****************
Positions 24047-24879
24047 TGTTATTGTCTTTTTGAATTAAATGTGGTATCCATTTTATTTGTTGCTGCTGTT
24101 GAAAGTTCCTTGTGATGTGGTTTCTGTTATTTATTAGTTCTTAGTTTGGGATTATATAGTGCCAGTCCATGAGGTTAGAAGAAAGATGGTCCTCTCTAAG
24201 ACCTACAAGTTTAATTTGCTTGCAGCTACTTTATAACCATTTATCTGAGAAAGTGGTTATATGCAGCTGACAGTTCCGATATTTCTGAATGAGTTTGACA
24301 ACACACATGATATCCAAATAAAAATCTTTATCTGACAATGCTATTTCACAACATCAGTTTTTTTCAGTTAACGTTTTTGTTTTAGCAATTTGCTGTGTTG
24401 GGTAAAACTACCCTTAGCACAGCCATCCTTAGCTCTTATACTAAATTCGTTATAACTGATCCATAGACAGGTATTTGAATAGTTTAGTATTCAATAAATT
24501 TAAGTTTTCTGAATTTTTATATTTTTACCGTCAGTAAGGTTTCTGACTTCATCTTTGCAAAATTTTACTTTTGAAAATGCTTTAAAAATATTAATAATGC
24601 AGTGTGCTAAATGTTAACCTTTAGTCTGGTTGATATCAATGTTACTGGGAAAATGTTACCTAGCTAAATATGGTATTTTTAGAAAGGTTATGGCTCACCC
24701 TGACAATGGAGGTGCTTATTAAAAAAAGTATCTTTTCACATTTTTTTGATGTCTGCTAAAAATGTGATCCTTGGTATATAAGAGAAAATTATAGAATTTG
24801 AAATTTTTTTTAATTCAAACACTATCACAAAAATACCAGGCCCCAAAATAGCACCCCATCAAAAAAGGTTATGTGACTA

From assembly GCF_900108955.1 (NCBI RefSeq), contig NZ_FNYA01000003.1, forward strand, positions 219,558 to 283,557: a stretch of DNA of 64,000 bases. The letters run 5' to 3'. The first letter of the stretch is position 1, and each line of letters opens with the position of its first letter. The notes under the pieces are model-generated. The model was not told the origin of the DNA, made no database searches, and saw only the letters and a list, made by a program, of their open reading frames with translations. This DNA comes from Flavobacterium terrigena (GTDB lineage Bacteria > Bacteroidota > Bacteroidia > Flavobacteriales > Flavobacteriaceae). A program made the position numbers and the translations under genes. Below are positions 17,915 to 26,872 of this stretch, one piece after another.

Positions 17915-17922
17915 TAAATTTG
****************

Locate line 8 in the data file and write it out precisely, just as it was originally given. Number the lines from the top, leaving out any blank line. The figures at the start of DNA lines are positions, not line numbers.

24601 AGTGTGCTAAATGTTAACCTTTAGTCTGGTTGATATCAATGTTACTGGGAAAATGTTACCTAGCTAAATATGGTATTTTTAGAAAGGTTATGGCTCACCC